More than 1000 Aberdeenshire residents volunteer for coronavirus vaccine studies

The rollout of the coronavirus vaccine is under way, giving hope for a way out of the crisis which changed our lives nearly a year ago.

Friday, 8th January 2021, 9:09 am
Volunteers have played a crucial role in helping develop a vaccine.
Volunteers have played a crucial role in helping develop a vaccine.

But developing a vaccine wouldn’t have been possible without a pool of volunteers, with more than 1,000 people from Aberdeenshire putting their name forward to be a part of the effort.

Researchers need people to take part in studies to find out which potential vaccine is most effective, and those involved are required to visit a hospital or research site every few months.

NHS Digital data shows 1,185 people from Aberdeenshire had volunteered to take part in coronavirus vaccine studies as of Thursday morning.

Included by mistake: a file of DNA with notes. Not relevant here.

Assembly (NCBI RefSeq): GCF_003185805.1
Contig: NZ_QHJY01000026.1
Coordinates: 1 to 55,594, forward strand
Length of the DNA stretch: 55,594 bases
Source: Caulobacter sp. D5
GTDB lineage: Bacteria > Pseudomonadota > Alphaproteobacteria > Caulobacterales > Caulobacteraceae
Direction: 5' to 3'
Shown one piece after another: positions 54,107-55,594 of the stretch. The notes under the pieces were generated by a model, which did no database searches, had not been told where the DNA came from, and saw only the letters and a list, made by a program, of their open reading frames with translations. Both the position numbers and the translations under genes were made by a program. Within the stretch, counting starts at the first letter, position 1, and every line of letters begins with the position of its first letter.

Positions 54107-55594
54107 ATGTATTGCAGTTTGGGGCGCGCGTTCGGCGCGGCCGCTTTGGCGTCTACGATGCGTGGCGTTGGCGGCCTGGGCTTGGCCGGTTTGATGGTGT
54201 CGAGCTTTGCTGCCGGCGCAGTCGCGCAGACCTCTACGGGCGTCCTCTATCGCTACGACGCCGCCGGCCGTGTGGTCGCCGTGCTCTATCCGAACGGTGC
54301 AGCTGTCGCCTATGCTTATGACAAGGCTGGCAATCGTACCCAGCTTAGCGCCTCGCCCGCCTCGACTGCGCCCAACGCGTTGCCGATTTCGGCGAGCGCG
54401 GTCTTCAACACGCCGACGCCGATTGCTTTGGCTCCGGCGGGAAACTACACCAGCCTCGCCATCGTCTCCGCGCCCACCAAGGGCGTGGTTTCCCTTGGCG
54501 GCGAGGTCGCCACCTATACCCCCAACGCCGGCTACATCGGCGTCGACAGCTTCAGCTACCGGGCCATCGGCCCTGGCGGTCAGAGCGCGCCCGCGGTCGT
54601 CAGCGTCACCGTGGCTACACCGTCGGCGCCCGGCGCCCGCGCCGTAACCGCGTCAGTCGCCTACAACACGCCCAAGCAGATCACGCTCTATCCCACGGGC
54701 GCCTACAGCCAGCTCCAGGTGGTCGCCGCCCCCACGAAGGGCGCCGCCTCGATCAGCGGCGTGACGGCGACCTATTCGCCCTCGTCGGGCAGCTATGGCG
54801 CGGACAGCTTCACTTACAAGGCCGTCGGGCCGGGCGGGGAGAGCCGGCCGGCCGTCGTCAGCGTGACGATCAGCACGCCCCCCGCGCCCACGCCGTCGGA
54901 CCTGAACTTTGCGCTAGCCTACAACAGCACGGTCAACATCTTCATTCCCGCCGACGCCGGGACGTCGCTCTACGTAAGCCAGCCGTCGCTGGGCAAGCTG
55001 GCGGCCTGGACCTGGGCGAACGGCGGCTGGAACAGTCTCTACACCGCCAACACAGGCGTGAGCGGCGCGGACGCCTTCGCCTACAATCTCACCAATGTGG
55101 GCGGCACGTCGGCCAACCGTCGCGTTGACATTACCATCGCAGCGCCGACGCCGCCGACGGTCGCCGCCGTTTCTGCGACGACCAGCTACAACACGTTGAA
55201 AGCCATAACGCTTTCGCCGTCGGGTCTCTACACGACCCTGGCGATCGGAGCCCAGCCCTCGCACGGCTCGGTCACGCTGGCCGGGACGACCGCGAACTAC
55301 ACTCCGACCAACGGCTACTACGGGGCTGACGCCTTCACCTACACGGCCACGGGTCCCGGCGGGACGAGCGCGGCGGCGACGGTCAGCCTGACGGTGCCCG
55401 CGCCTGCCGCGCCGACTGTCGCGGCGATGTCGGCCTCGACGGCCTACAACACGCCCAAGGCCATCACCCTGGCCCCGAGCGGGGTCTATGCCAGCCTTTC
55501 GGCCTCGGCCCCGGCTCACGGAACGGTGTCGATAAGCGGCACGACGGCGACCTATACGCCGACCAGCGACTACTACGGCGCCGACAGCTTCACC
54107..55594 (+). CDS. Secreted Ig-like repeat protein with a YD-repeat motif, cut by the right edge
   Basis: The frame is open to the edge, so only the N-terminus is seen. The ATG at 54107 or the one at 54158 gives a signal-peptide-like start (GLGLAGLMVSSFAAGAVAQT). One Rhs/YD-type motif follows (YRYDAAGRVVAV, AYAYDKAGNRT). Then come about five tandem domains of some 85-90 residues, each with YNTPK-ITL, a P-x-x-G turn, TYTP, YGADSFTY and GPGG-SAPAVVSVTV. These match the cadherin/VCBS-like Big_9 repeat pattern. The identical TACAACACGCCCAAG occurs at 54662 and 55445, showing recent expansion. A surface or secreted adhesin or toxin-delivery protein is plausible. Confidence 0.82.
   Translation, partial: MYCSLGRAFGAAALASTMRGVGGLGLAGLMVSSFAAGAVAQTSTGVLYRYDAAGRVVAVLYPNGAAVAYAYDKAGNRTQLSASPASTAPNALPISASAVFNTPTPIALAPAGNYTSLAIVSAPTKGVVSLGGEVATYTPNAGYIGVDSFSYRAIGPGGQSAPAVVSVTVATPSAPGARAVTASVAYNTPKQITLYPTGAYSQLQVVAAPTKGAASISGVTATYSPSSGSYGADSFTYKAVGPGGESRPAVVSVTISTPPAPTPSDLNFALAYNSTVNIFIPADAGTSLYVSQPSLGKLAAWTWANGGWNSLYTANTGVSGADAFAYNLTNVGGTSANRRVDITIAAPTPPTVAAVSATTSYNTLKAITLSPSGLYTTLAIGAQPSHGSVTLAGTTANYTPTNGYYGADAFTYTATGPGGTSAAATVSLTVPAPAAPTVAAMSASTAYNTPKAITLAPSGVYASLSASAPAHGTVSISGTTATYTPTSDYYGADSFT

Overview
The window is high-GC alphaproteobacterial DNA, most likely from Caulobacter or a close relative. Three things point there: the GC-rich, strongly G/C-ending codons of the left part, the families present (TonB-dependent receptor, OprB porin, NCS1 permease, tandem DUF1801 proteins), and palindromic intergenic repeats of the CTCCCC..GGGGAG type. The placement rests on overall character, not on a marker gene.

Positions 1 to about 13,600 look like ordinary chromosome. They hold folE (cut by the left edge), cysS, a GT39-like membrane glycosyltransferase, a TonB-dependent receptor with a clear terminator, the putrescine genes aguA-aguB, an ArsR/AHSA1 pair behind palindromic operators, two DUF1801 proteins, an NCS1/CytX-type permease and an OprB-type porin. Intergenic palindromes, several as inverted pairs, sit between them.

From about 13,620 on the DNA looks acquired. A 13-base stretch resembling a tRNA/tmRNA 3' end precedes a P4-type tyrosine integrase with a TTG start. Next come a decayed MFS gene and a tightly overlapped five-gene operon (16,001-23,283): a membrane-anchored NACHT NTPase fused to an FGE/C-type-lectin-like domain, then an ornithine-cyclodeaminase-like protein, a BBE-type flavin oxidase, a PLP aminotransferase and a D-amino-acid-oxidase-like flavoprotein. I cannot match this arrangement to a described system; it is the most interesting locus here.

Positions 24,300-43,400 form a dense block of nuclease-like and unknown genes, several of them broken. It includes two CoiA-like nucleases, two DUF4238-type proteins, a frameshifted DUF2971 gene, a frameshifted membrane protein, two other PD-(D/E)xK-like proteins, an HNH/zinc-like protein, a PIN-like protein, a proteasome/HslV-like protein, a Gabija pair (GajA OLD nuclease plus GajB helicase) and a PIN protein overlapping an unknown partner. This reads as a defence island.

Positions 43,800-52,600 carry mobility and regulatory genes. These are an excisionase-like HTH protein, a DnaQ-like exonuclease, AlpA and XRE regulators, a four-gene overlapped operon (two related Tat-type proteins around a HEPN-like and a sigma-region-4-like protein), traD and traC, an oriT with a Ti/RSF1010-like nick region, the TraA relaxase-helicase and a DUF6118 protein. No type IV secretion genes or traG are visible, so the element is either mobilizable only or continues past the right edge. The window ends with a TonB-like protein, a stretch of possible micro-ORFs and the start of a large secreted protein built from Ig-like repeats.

Of those, the largest proportion (41 per cent) were aged between 40 and 59, while 36 per cent were aged 60 to 79.

Across Scotland as a whole, 29,500 people had signed up by January 7, as the national army of volunteers reached 379,000.

The figure is rising daily, as people can still put themselves forward to potentially take part in clinical trials.

Not everyone who signs up will take part in a study, which normally involves answering questions, undergoing blood tests and injections – which could be the vaccine – and keeping a diary of any symptoms between hospital visits.

The NHS, which worked with the National Institute for Health Research to provide a volunteer service, said: “Vaccines are the most effective way to prevent infectious diseases. They are designed so they do not give people the infection they’re protecting against.

“Research into vaccines is the only way to find out which ones will work.”

Two vaccines have so far been approved in the UK – the Pfizer vaccine, which was rolled out in December, and the Oxford-AstraZeneca vaccine which came into use this week after approval at the end of 2020.